We asked a couple of property experts why deposits are so important and what the implications could be if a buyer doesn't put his money where his mouth is.
Picture the scenario: You've put your home on the market and managed to secure a buyer in a very short time. And perhaps, best of all, the purchaser has the necessary funds so there's no risk of the sale falling through because finance can’t be raised or an existing property needs to be sold.
The sale is in the bag and because it's a cash deal, the buyer doesn't have to put down a deposit. Right? Actually no, it's always advisable for a seller to insist that the buyer puts down some sort of deposit even if he is able to furnish proof that there is enough money in an account to fully cover the purchase price.
Myles Wakefield, CEO Wakefields Real Estate notes that a signed sales agreement, no matter whether cash or conditional, is a wholly legal and binding document, which, if breached can be enforced and/or sued upon in a court of law. This is particularly so if the seller can prove he’s incurred damages such as a decrease in the price on resale, loss of tenant’s rent and so on, when the buyer defaults.
“But that’s in a perfect world, and none of us live there,” he says. “Yes, it’s a legal, binding document, but does the court time, process and potential cost make it worthwhile pursuing?
“In any sales agreement, there are different stages of security along the way for the seller, and with a cash sale, a deposit is undoubtedly one which shows serious, committed intent. Often a buyer has very solid financial reasons why payment can only be made in a month’s time, but even if he can prove unequivocally that he has those funds in the bank or they’re en route there, that is unfortunately no real guarantee that this money will be paid over to the seller.”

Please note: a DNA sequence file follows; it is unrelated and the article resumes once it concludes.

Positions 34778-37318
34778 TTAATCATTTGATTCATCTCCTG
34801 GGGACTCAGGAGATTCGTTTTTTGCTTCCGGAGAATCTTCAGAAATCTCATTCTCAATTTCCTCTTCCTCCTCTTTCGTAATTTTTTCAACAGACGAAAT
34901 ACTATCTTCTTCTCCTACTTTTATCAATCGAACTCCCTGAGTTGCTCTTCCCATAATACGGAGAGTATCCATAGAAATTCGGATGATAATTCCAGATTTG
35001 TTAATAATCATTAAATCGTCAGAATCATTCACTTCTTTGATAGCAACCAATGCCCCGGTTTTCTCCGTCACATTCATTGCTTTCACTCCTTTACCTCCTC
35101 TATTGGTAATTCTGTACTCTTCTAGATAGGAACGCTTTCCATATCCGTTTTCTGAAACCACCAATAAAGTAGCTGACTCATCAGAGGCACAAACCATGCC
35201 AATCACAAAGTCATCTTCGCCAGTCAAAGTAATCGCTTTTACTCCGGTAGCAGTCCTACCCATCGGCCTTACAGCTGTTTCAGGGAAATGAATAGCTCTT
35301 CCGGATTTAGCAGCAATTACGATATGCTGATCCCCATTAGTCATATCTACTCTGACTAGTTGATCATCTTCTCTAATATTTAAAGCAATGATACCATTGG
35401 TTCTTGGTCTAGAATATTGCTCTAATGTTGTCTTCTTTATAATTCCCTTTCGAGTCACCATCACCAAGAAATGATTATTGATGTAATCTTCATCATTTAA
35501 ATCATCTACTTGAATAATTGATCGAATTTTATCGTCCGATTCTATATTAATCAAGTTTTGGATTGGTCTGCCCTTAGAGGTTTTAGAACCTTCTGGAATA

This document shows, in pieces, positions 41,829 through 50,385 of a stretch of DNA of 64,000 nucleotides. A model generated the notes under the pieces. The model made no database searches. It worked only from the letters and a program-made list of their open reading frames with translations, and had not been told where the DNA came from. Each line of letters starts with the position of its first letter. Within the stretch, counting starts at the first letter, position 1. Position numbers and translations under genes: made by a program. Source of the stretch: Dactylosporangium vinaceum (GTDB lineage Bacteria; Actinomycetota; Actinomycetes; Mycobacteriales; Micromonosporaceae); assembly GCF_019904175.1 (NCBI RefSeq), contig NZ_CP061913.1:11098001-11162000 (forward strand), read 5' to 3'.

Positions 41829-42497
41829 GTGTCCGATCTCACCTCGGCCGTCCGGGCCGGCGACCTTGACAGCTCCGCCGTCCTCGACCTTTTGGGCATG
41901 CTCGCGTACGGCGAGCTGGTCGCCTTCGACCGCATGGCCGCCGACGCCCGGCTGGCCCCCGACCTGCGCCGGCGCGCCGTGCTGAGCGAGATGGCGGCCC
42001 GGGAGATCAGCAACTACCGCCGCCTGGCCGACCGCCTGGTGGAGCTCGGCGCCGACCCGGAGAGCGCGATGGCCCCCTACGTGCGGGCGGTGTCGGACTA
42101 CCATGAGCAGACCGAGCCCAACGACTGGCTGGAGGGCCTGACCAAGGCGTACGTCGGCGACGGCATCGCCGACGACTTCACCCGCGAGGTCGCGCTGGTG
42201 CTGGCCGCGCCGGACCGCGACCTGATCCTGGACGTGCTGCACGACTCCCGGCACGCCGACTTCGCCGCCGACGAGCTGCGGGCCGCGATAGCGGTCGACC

Arnold Maritz, Southern Suburbs Co-Principal for Lew Geffen Sotheby’s International Realty agrees, noting that although proof of money in a bank account can be an indication to the seller that the purchaser can afford the property, this doesn't afford the seller any form of guarantee.
“The ‘proof’ could be fraudulent, or the funds could be intended for a different purpose, or may not still be available at the time of transfer,” he says. “The old adage that possession is nine tenths of the law still applies, and while the purchaser possesses the funds, the seller is not assured that the sale will proceed.”
So why is it always advisable to secure some form of deposit?
Elana Hopkins, a specialist conveyancing attorney with Dykes Van Heerden says: “In my experience very few cash sales or even bond transactions fall flat after a deposit has been paid. People who are not committed to a sale will not part with money, no matter how small the sum.
“Always remember that “cash is cash”. A deposit has to be paid into the trust account of the transferring attorney or the estate agent to be a deposit, as defined in a regular deed of sale. As such, the funds need to be ready for payment and not wound up in an investment or shares to be liquidated. A deposit should preferably be paid on acceptance by the seller or within no more than seven days, otherwise it defies the object of having a deposit.”
What steps should sellers take to ensure that the sale of their property is secure and viable?
Ian Olivier, Pam Golding Properties Area Principal in Port Elizabeth says there are three things that are critical to ensuring the lowest possible risk to a seller, regardless of whether it's a cash deal or if finance is being raised in the form of a bond.
“Obtain a deposit of at least 10 percent - more if possible - to ensure that the buyer/buying entity (CC, Limited liability or trust) is financially secure. In other words, that there are sound financial sources, and proof of funds available to purchase the property. Also, ensure that the contract provides for guarantees to be furnished by a certain date – this is usually 14 to 21 days from the time the seller's attorneys request them.
It's also advisable to include in the contract that the buyer's guarantees are transferable to the seller as his guarantees for his next purchase.”
He adds that sellers should make part, if not all, of the deposit non-refundable, so that the buyer has something to lose. The seller can then sue for damages if the purchaser doesn’t deliver. And, regardless of the circumstances, there must always be a sales contract that is binding and enforceable.